Best International Phone Plans: What Travelers Need to Know

Traveling to another part of the world can be an exciting way to experience new cultures, but it requires a little prep on your part. You have to get your passport in order, stock up on guidebooks and travel apps — and figure out just what your cellphone plan allows you to do when you’re in another part of the globe.

Will you be able to make calls or browse the web once you leave U.S. borders? (Yes, but likely for a fee on top of your currently monthly bill.) And what exactly will your carrier charge you? (It depends on where you’re traveling.)

Taking a trip around the world is an exciting adventure, but before you depart, you should know exactly which services your wireless carrier provides when you’re out of the country. Here’s a look at the travel policies and perks for each of the four major U.S. carriers, to help you determine which one will make the best travel companion.

Latest News (Updated July 18)

Both Verizon and Sprint have added new unlimited plans with benefits for international travel; we've updated this guide to reflect those changes. T-Mobile will increase the number of travel destinations covered by its Simple Global feature as of July 22. It also plans to add a new $5 daily data pass with 512MB of LTE data for travelers starting August 1.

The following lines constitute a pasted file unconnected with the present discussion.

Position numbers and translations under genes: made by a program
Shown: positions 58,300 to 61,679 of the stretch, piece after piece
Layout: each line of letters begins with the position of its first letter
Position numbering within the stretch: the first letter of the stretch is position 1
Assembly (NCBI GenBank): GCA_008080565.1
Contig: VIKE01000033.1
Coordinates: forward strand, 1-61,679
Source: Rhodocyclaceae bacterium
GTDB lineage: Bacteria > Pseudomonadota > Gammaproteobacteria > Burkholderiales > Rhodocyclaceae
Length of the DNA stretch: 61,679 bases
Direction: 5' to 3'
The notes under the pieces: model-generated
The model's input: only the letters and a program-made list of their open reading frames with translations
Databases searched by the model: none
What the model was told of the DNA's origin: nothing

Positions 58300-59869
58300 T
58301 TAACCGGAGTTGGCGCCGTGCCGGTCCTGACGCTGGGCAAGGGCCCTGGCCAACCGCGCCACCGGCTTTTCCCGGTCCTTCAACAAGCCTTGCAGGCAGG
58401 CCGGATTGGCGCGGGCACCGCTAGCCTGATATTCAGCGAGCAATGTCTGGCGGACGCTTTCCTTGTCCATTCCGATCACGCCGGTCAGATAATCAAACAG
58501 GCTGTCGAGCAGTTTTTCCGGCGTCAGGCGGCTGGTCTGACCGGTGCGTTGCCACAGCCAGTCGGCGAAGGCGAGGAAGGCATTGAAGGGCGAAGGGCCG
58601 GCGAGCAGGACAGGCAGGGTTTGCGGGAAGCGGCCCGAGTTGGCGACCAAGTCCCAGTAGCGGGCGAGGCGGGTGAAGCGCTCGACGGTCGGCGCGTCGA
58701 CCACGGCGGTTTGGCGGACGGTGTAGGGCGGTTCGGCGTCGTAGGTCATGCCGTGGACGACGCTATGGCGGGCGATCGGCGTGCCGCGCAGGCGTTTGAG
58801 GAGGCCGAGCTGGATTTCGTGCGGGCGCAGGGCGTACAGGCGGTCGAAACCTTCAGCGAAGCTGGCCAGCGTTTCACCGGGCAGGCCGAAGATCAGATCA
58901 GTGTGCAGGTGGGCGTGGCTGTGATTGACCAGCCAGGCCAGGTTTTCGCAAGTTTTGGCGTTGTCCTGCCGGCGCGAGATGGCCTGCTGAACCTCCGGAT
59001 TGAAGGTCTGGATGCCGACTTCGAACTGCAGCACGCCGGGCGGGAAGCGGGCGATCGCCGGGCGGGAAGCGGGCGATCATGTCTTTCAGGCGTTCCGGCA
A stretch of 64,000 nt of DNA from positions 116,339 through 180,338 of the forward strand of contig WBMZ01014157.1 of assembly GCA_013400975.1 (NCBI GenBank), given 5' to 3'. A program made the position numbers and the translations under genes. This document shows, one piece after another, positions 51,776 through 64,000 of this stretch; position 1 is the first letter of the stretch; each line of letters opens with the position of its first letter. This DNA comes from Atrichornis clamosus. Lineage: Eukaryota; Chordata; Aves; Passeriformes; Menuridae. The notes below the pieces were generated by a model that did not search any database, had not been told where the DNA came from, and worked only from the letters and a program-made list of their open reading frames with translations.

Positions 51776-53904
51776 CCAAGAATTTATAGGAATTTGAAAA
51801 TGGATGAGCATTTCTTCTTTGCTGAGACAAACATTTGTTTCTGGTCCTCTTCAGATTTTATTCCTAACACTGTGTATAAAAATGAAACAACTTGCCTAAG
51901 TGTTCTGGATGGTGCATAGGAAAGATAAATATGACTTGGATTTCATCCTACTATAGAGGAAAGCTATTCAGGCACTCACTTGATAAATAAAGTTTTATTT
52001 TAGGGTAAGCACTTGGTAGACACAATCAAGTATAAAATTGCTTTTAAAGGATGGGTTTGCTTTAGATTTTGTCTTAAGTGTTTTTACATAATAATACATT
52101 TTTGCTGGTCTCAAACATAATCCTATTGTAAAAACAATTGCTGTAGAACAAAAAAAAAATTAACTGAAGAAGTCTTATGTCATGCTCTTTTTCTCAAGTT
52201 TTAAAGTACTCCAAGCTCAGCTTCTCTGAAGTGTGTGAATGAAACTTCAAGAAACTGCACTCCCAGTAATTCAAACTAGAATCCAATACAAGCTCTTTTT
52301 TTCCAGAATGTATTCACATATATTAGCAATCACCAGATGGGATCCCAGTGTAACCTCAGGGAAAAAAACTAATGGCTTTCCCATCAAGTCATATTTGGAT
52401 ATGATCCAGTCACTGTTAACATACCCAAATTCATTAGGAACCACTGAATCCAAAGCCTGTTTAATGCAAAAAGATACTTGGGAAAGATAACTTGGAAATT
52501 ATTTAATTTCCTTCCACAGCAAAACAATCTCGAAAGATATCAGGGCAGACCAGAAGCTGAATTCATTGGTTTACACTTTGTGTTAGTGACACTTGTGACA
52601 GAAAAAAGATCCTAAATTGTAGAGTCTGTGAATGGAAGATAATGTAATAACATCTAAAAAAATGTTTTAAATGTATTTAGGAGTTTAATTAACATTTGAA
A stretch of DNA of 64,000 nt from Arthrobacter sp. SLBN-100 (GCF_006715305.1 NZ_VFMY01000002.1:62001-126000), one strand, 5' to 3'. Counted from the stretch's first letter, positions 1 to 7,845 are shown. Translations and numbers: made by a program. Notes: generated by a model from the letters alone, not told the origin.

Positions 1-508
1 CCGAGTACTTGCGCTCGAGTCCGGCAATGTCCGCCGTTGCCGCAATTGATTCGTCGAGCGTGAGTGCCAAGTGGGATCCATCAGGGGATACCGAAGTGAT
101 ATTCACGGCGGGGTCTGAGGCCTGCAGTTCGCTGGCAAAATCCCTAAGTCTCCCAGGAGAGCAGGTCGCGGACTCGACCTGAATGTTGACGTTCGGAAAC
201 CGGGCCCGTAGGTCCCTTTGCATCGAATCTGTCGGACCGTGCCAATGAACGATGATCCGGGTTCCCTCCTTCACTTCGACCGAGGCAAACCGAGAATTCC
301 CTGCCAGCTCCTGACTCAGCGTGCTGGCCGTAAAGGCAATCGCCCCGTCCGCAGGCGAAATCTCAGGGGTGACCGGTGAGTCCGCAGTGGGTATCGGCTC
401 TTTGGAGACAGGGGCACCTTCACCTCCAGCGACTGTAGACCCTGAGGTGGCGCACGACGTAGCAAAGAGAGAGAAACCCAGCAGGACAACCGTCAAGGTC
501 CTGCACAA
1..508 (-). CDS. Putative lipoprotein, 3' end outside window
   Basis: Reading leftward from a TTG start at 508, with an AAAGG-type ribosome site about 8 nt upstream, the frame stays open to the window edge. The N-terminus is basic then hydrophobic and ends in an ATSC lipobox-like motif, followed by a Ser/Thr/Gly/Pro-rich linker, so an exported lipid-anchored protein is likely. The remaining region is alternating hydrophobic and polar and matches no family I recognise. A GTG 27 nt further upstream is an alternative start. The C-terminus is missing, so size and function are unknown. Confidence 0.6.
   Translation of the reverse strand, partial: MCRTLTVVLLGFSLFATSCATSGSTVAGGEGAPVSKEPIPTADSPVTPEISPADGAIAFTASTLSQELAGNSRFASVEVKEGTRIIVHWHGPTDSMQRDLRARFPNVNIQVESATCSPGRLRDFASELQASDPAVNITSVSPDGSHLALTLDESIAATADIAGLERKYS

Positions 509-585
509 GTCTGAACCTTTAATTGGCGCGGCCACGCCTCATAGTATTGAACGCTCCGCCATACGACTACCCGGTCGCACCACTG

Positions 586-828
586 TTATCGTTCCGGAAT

Have the right phone

First things first: The only phones you’ll be able to use when you travel internationally are those considered “world phones,” meaning those that can be used as easily abroad as they are domestically. That means the phone must be capable of running on a GSM network, as that’s the predominant networking standard around the world. But if you’re on a CDMA network (Sprint or Verizon) here in the states, don’t despair: Many top smartphones these days can support both bands, thus simplifying travel.

MORE: Help Me, Tom's Guide: How Do I Pick the Best Phone for Travel?

Each carrier features a list of world phones, and you’ll find popular models, such as the iPhone 7 and the Samsung Galaxy S8, on those lists. You can check your phone’s status with Verizon, Sprint, AT&T and T-Mobile. For those last two carriers, you’ll need to fill out some information about your trip first.

Verizon

Although Verizon’s network is based on CDMA a technology that most of the world doesn’t support the carrier offers coverage to its customers all over the world. But where you travel significantly influences how much you’ll have to pay.

Verizon has shuffled up its unlimited plans, and that has an impact on people who like to use their data plan while traveling. Go Unlimited and Beyond Unlimited subscribers both enjoy unlimited talk, text and data for no additional charge in Mexico and Canada. However, while calls and messages are truly unlimited, data will be throttled from LTE to 2G speeds after 512MB.